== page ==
Coates & Davenport, P.C.

Making a parenting plan work during the school year

When two parents in Virginia divorce, they will need to develop a parenting plan. This plan will address child custody and visitation. It is important that the child is able to form a strong bond with each parent. Divorce can be difficult for a child, so if the child's parents reach an agreement on how to share time with the child, it can provide the child with some much-needed stability.

However, a parenting plan should not be so complicated that it makes the child's transition from one household to the other unnecessarily difficult. Having the child spend blocks of time with each parent may be an option. Also, transitions between households should be organized. It is important that the child has the appropriate school supplies, clothing and other items they'll need while in each parent's care.

When parents make a parenting plan, they should also make sure they are on the same page when it comes to their child's education. They should agree to specific topics such as what their child can wear to school, when the child will do their homework, how they will handle attending school events, who will pay for tuition and supplies and how they will communicate with their child's teachers. This can extend to making agreements about extracurricular activities as well. When parents are consistent and cooperate, it can help the child thrive.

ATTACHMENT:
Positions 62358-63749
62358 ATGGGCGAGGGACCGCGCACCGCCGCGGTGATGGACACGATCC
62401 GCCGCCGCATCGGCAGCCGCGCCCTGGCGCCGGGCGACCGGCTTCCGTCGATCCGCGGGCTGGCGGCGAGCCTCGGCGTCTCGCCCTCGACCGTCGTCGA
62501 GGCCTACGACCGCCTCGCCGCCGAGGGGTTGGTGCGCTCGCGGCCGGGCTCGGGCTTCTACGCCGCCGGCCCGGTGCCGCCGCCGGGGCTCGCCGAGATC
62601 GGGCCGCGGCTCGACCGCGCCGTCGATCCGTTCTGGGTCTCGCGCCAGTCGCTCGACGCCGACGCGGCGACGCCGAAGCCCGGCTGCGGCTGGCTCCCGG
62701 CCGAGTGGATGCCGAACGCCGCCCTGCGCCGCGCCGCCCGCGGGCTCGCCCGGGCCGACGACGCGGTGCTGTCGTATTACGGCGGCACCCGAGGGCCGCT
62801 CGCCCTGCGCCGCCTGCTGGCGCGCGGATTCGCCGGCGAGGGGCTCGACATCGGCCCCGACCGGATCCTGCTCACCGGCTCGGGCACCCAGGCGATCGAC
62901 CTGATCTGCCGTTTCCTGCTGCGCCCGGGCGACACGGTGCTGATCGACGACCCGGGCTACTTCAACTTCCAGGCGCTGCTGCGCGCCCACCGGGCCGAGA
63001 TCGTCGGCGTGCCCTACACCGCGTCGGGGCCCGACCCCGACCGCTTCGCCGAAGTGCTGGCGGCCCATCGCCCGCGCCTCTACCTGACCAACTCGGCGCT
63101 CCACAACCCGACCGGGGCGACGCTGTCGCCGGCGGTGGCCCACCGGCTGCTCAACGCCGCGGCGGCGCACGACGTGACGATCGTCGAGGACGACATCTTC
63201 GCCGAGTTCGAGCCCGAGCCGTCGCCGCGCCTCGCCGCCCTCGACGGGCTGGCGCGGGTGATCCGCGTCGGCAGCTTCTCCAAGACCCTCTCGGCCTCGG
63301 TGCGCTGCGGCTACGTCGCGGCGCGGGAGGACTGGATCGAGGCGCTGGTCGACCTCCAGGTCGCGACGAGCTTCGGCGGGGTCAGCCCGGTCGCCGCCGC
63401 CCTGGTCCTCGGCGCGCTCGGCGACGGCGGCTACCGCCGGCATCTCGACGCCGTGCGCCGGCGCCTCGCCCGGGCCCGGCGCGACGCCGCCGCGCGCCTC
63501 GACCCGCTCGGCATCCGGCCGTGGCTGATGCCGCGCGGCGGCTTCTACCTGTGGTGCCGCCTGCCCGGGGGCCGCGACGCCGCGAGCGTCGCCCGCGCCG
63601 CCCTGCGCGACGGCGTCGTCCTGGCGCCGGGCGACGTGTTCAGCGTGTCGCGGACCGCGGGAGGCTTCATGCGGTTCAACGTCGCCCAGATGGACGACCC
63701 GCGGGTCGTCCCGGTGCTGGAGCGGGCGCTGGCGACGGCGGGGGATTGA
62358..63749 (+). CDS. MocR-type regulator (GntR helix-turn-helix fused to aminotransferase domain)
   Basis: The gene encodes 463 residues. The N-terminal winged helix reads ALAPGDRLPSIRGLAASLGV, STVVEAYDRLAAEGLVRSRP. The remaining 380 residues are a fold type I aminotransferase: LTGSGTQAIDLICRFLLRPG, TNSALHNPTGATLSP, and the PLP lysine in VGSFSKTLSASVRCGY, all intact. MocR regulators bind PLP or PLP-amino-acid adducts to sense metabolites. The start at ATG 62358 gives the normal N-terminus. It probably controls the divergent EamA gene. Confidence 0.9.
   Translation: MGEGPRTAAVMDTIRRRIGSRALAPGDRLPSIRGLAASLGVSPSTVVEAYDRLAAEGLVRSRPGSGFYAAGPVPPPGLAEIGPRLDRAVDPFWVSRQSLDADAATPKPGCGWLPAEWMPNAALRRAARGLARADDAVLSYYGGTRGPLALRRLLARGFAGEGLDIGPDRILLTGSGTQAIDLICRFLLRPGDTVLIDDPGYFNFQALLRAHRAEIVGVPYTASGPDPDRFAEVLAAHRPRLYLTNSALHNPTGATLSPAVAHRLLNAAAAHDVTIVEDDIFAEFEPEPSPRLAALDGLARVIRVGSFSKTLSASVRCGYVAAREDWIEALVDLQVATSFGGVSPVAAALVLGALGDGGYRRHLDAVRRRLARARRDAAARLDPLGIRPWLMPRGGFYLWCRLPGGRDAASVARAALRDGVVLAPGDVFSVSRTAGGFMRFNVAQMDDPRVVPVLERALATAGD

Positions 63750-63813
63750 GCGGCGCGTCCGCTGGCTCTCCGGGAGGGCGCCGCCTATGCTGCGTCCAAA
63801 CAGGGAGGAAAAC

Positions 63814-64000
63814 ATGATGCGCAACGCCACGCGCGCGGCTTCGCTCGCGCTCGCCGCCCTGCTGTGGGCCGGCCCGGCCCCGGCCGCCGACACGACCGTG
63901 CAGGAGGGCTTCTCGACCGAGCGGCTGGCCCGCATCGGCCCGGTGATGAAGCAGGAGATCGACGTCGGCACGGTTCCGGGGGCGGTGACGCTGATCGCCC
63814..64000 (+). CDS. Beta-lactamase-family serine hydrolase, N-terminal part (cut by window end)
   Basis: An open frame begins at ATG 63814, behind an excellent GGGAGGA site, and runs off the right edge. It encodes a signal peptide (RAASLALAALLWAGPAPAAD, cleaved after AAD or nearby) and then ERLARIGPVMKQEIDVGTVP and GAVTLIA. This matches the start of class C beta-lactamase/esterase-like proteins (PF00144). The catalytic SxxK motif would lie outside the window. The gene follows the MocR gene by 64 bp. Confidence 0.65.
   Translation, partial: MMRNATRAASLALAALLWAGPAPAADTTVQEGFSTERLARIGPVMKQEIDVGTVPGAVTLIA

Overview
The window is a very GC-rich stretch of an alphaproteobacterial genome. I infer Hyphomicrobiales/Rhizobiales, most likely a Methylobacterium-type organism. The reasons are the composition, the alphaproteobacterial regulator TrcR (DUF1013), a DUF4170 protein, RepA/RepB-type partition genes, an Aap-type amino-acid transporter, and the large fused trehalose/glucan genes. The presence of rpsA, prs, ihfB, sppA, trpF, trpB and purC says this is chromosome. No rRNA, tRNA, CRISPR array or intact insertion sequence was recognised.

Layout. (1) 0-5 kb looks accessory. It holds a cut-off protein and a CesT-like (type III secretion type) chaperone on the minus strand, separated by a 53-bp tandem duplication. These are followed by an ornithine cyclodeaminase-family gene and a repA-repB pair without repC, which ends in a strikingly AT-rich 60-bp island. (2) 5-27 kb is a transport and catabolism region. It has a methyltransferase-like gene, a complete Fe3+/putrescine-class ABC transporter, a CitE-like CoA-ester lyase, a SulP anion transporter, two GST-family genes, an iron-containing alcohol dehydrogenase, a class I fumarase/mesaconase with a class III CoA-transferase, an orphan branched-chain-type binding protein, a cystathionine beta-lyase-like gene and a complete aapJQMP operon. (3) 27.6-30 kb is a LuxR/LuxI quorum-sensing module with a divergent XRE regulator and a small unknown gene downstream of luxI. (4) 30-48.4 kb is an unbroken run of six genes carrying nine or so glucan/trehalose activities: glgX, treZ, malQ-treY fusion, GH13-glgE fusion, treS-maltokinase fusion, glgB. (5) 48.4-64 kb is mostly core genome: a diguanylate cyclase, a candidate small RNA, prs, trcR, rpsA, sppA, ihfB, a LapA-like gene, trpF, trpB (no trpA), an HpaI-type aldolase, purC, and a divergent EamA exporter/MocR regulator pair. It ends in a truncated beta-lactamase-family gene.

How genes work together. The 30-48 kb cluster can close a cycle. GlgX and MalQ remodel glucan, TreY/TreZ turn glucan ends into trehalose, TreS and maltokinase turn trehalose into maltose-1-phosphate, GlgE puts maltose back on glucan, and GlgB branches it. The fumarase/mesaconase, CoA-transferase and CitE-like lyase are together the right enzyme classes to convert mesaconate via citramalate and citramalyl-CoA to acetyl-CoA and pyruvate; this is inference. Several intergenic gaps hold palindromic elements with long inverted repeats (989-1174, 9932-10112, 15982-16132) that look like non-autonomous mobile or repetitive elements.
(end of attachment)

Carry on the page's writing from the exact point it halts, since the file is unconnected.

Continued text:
Parents can draft a parenting plan, but it won't be useful if it is not followed. Parents need to cooperate with one another. This includes keeping the lines of communication open, so they each know what's going on in their child's life. It may help for both parents to attend parent-teacher conferences, receive classroom handouts or even copies of their child's report cards. This way, both parents have an idea of how their child is doing academically.

In Virginia, barring circumstances such as abuse, both parents have a right to be involved in their child's life. The standard that should be used when developing a parenting plan or making any other decisions regarding the child is the "best interests of the child." Courts will turn to this standard when making custody decisions. Courts will also consider other factors such as the child's preference and the child's development, physically, emotionally and academically. In this way, decisions can be made that further the child's ability to maintain a meaningful relationship with both parents, even after the parents' divorce.

Source: Great! Schools, "Kids, divorce, and school success," March 18, 2016

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